By Drs. Mehmet Oz and Michael Roizen

"Shut Up and Sit Down with 'The Sopranos' " was an evening Q&A/dinner theater put together by Lorraine Bracco (Tony Soprano's psychiatrist on the HBO series) to benefit the Crohn's and Colitis Foundation. Many of the stars of the series attended this hilarious event on June 7, 2017, the 10th anniversary of the last show of the series.

In that context, "shut up and sit down" is a pretty funny line, but it's not so funny when, after running around all summer, it's what (roughly translated) your kids heard when they returned to the classroom this fall.

Curtailing physical activity isn't smart. The best way for kids to learn new info and build cognitive reserve (the ability to optimize or maximize brain performance) is to make sure they get plenty of exercise, along with discovering new information and interacting socially with classmates! Google "Dr. Ken Cooper's Texas Senate Bill 530" to see how it's done.

The facts: Kids who regularly exercise perform better in school and on standardized tests; in a Scottish study, the strongest association was with girls' scores on science tests. And in a study of Italian schoolchildren, pretest activity boosted test scores. Plus, cognitive reserve not only makes it easier for children to learn today, but new research reveals that it can help protect their brains from neurodegenerative damage later in life.

So help your children build cognitive reserve. Make sure they get a minimum of 90 minutes of daily exercise at school, after school and on weekends with both organized activities and unstructured play.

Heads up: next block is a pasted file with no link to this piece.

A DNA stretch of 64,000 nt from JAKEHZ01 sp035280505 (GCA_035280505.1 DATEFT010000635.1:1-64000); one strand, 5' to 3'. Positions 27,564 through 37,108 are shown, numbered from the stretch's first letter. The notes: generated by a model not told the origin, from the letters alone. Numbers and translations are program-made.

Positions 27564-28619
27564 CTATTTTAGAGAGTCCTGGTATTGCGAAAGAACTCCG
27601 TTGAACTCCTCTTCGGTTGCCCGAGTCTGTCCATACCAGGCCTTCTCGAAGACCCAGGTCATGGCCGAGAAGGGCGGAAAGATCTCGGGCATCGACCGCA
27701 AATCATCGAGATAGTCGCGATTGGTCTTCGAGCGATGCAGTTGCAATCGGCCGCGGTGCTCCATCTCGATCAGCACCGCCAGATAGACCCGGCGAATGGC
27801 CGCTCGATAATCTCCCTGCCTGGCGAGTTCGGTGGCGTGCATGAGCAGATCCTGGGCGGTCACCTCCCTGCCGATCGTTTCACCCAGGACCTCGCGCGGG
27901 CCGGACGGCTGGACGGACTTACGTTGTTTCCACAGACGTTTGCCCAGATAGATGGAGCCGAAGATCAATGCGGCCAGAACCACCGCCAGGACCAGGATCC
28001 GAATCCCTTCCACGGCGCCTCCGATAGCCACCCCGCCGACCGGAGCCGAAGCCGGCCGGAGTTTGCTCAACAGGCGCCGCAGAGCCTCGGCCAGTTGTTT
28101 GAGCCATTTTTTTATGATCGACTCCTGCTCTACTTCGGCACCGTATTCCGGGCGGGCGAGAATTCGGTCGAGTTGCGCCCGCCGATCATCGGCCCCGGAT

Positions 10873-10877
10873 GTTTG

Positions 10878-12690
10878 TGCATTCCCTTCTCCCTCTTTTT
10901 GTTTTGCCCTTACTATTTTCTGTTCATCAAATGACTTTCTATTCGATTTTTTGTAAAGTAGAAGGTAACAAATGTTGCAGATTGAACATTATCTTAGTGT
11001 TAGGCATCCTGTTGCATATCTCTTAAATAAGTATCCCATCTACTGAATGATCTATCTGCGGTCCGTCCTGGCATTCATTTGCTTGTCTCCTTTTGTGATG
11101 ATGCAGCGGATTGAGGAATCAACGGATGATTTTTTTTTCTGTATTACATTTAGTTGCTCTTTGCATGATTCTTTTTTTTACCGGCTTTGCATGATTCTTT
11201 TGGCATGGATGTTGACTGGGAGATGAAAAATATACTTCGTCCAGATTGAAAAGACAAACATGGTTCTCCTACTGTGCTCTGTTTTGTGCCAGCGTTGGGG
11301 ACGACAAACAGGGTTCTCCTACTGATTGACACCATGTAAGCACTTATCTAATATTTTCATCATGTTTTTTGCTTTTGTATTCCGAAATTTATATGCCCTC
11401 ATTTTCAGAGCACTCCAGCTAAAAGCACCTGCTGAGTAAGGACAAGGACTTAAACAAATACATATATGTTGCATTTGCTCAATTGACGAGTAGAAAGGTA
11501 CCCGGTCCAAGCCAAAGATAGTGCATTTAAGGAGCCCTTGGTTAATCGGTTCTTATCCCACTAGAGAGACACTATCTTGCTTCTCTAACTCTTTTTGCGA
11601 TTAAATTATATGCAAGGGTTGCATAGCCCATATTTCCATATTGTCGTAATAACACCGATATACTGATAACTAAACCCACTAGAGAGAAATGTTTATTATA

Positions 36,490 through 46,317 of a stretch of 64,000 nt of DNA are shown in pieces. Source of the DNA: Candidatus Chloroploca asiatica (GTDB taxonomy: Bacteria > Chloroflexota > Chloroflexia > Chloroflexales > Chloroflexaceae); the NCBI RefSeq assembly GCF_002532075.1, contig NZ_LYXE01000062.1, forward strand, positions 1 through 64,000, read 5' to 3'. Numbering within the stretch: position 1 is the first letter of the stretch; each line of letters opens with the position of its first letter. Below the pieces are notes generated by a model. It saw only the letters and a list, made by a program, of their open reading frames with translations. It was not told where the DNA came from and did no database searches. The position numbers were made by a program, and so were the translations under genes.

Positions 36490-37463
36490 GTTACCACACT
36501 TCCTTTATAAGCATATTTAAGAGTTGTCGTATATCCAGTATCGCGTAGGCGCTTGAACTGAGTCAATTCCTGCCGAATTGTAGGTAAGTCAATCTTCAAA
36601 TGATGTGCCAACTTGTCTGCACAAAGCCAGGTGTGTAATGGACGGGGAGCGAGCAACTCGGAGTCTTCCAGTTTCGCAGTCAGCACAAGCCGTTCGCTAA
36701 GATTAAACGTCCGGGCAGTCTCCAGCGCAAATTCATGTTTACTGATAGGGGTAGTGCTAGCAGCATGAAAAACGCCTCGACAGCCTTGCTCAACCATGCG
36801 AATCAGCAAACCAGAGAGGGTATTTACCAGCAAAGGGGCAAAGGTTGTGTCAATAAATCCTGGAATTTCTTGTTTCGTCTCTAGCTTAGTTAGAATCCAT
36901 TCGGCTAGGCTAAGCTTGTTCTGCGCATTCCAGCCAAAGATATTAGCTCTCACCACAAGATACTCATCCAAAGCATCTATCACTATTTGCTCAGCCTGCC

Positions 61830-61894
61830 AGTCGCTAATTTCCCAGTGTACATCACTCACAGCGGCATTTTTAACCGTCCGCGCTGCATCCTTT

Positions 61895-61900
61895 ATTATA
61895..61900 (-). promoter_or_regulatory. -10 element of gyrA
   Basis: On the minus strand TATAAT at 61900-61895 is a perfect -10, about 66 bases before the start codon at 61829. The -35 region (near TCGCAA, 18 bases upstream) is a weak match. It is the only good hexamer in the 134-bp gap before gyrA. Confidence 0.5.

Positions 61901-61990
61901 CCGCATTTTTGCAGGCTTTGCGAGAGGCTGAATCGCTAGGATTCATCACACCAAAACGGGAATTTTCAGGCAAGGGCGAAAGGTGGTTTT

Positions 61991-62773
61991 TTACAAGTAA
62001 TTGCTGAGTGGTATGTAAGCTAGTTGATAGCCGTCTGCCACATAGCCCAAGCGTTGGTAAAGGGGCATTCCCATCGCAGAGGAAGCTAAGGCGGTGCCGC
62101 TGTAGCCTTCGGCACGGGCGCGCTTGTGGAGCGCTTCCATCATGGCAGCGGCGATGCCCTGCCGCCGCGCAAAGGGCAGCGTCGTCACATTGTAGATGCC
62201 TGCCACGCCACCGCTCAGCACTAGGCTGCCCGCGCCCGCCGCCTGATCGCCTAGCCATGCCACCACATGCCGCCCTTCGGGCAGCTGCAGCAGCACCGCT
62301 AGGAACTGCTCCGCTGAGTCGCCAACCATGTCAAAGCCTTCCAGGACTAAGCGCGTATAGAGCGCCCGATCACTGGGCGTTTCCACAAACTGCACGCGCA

Lower your blood pressure to up your brain power

"Only one thing concerns me," says the doctor to Archie Bunker on an episode of "All in the Family." "Your blood pressure is 170 over 98. That's just a little high. Now, let me ask you, Mr. Bunker, are you the kind of person who gets upset easily?"

"No, no I don't. Ask her," Archie replies, pointing to his wife, Edith.

"Uh, only when he's upset," she says.

"What kind of an answer is that?!" Archie yells at Edith.

"You just answered my question, Mr. Bunker," says the doctor.

Archie's blood pressure was, in fact, not "just a little high" — it was sky-high, indicating that his heart was straining to get blood to his organs. Over time, this can lead to heart attack, stroke, even kidney failure. But there's another risky side effect of high blood pressure that many folks aren't aware of: It can cause cognitive decline.

A new study in JAMA Neurology followed over 1,600 patients ages 70-plus for 10 years. Those with a systolic blood pressure (the top number) higher than 150mm/Hg had much more cognitive decline than those whose number was below 150. Folks cruising along under 120mm/Hg had the least cognitive decline.

So aim to bring your systolic blood pressure down below 120 mm/Hg for body and mind. If it usually hovers just above that, in the 121-139 range, you probably can lower it using regular exercise and a healthy diet. If it's 140 or higher, talk to your doctor about taking medication in addition to making lifestyle changes.

Stop stinky feet in their tracks

According to singer Maxine Brown, who toured with Elvis (and also did the group's laundry), The King became so attached to a pair of socks that she'd accidentally dyed pink, he wore them for a month nonstop. Eventually, the smell got so bad, someone threw them out the tour bus window. Don't Be Cruel!

It happened on a Sunday when stores were closed; even Elvis, Crying in the Chapel, couldn't buy new pink socks. So, the bus turned around, and the socks were Returned to Sender.

We understand why those socks were stinky. But what's the cause when you wear clean socks and the smell is still Stuck on You?

Well, smelly feet — or bromodosis — results from a combination of odor-producing bacteria and a moist environment that helps bacteria proliferate. Those bacteria produce a byproduct that's so odoriferous, it's a real Devil in Disguise.

Fortunately, if you have a problem, you don't have to check into Heartbreak Hotel. To dispel foot odor: